That’s something that you don’t know, right? You don’t know. And I…I have a very good friend near and dear to me, he moved to the United States to do what you do, SaaS sales. And until recently he was bouncing around from different startups that they all they said we’re gonna change the world.

And then two years later they run out of funding and they’re not a business. He finally landed somewhere which was amazing for him. But the same thing…even though I’m like everything’s good for you and I was like no, my quarter’s shit, it’s like that’s the rest hen, right? And I totally get it. I totally get them. It’s like this happened and then this company got acquired and this company’s…I’m like my God, it’s a story of our lives… but at least I appreciate talking to you.


Here’s what stands out: Cultivating relationships

Connect with people first, sell your product second. Fundamentally, sales is all about human connection, nurturing a prospect through the funnel and making sure every step of the way is as smooth as possible for them.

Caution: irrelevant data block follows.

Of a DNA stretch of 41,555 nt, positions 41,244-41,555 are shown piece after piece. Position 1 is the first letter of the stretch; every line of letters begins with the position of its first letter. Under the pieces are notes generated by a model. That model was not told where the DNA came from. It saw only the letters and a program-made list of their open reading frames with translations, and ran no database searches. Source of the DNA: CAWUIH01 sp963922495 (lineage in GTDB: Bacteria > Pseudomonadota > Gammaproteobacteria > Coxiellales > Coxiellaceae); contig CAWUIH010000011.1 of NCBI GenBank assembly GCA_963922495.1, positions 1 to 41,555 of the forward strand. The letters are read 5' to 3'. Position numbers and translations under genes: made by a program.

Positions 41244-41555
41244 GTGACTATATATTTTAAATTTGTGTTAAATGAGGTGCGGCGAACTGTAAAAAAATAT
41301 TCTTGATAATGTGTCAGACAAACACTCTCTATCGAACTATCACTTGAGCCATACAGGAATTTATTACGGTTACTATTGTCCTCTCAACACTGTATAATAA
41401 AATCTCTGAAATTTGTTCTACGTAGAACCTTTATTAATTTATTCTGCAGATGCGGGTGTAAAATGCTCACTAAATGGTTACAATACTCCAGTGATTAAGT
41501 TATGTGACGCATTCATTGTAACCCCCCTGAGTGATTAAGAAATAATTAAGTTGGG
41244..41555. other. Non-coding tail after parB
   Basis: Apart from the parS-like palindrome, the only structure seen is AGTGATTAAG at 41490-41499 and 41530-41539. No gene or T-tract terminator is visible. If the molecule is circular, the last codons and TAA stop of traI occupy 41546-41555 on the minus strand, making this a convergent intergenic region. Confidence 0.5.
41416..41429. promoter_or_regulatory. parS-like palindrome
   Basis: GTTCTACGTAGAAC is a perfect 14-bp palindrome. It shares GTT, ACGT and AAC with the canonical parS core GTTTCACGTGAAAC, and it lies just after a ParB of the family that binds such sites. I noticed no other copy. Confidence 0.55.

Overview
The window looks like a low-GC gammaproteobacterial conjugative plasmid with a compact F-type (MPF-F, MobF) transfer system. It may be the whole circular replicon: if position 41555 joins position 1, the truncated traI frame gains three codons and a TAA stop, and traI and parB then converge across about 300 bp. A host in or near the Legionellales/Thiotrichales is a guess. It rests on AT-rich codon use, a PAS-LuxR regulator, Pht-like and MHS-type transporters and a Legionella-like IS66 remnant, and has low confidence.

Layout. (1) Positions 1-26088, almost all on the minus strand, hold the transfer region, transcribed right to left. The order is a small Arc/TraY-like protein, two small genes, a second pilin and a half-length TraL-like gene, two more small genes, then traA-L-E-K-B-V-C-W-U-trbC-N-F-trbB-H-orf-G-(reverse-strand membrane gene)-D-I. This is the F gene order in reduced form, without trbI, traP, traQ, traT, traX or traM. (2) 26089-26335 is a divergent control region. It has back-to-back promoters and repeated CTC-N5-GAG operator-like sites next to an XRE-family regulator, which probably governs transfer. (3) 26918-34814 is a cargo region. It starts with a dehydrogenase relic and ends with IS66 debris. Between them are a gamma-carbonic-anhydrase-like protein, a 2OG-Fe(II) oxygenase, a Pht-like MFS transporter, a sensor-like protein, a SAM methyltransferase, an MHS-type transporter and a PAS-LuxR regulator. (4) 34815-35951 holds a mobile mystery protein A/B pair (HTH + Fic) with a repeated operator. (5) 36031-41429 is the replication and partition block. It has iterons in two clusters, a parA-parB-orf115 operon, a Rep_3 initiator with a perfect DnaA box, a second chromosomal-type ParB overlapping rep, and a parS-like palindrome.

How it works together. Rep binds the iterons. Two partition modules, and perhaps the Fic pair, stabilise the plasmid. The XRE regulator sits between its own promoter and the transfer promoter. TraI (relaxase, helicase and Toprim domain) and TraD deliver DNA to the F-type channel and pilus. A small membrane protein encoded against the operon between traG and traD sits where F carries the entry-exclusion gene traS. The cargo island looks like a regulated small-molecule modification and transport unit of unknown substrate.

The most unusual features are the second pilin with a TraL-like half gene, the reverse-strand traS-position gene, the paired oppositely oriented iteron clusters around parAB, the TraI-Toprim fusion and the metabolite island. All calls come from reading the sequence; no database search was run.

Shefali’s call with Mason was about 36 minutes long, out of which only 7 minutes were spent discussing the agenda. The rest of it was spent on sharing stories and ideas. 

It’s standard knowledge that sales folks should be active in listening to the prospect, but that’s not only limited to ‘work’ talk. Being engaged in the prospect’s anecdotes goes a long way in building a good relationship. 

Meet The Artists 

Giving credit where credit’s due, our AEs Sanket, Teo, and Shefali are the masters of their craft of salesmanship. They are part of the fuel that powers the incredible sales engine here at Slintel.

             Linkedin                                                    Linkedin                                                    Linkedin

We’ve picked these particular conversations from our CI tool Gong to highlight the lesser-known nuanced skills a salesperson should cultivate. Use the learnings from these transcripts to level up your next call and close your next big one! 


Additionally, we recommend you listen to some of your own calls again. Similar to how sports teams rewatch their games to identify their mistakes and areas of improvement, a salesperson can benefit immensely from this practice too!

Tejas Shahasane

Tejas Shahasane